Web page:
Since USB-Sticks, that are fast and have a high capacity, are finally affordable, I decided to buy a new one. I usually install a GNU/Linux live CD (more precisely live USB) distribution on my USB-Sticks: either SystemRescueCd or Kali Linux (former Backtrack). The left over space is used for the classical purpose of an USB-Stick – data exchange. Todays USB-Sticks have enough capacity to easily fit several GNU/Linux live distributions on them, while still leaving enough space for other data. So my plan was to create a multiboot USB-Stick, that would boot my favourite GNU/Linux live distributions mentioned above. Unfortunately, searching the internet for implementing this did not give me any satisfactory results. There are a ton of guides that explain how to create an USB-Stick that boots GNU/Linux, but there are almost no multiboot solutions. The few howto’s about multiboot USB-Sticks are either about booting *.iso files (which only works with some GNU/Linux distributions) with GRUB 2 (which is designed for static boot setups anyway) or require further customized modifications of the GNU/Linux live distributions. I wanted a simpler solution that – once created – allows for easy updating of the installed GNU/Linux live distributions.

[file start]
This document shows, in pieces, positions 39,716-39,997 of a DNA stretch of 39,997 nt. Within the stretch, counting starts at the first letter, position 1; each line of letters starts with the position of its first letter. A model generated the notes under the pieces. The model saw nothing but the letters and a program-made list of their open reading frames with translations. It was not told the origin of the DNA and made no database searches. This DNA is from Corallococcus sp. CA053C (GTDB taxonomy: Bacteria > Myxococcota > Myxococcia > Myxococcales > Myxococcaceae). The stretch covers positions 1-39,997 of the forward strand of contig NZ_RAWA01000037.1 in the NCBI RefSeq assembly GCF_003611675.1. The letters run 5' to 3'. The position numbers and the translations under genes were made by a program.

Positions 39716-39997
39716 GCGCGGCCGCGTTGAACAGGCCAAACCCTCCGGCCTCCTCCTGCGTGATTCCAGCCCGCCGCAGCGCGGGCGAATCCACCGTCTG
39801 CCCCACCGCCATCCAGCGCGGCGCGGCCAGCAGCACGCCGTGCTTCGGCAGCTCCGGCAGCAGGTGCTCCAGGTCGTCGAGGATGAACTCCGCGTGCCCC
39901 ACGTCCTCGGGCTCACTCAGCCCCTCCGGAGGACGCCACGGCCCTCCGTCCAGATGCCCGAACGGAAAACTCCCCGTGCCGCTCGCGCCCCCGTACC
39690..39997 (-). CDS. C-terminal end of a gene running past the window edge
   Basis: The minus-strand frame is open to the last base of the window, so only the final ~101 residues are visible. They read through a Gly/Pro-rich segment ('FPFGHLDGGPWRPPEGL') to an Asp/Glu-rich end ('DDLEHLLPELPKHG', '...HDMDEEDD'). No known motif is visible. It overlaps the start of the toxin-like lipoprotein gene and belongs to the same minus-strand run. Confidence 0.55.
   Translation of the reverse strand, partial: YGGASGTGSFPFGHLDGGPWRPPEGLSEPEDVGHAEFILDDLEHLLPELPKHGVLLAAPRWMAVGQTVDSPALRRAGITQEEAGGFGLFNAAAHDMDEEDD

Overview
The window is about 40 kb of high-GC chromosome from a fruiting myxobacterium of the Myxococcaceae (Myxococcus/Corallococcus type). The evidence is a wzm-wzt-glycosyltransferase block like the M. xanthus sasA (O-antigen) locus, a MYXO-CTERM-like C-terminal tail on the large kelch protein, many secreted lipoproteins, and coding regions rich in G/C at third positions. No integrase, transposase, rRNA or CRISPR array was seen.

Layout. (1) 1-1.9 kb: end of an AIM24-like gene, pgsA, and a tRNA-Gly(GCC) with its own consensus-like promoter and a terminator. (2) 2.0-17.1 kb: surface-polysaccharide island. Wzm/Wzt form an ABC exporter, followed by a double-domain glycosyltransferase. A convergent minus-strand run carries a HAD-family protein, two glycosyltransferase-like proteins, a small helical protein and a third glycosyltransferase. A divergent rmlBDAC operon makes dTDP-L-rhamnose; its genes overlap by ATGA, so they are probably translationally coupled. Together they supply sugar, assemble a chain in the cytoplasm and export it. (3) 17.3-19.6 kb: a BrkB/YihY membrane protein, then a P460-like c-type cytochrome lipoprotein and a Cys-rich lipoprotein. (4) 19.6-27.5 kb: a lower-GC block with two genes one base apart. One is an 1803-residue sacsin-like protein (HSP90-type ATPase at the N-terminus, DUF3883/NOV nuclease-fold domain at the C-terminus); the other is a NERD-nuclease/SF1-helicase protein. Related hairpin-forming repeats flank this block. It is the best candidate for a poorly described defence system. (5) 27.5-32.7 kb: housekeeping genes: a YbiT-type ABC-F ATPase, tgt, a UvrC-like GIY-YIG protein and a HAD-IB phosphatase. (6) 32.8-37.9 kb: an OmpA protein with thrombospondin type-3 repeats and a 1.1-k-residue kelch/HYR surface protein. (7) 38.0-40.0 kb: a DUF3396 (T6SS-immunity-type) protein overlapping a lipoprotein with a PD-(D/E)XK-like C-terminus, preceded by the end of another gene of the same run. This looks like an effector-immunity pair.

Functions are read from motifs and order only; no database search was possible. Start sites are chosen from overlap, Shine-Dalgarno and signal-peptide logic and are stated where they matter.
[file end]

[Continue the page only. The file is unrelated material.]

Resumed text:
This guide will explain how to create a multiboot USB-Stick that can boot several GNU/Linux live dirstibutions via Syslinux chainloading. It will have several partitions (one for each OS and one for the main Syslinux bootloader) and a separate data partition, that can be formated independently in any way you like, so that your data is seperated from the operation system data. This guide installs SystemRescueCD and Kali Linux on your multiboot USB-Stick, but any other GNU/Linux live distribution should work as well. Adding more than two OS should also be no problem.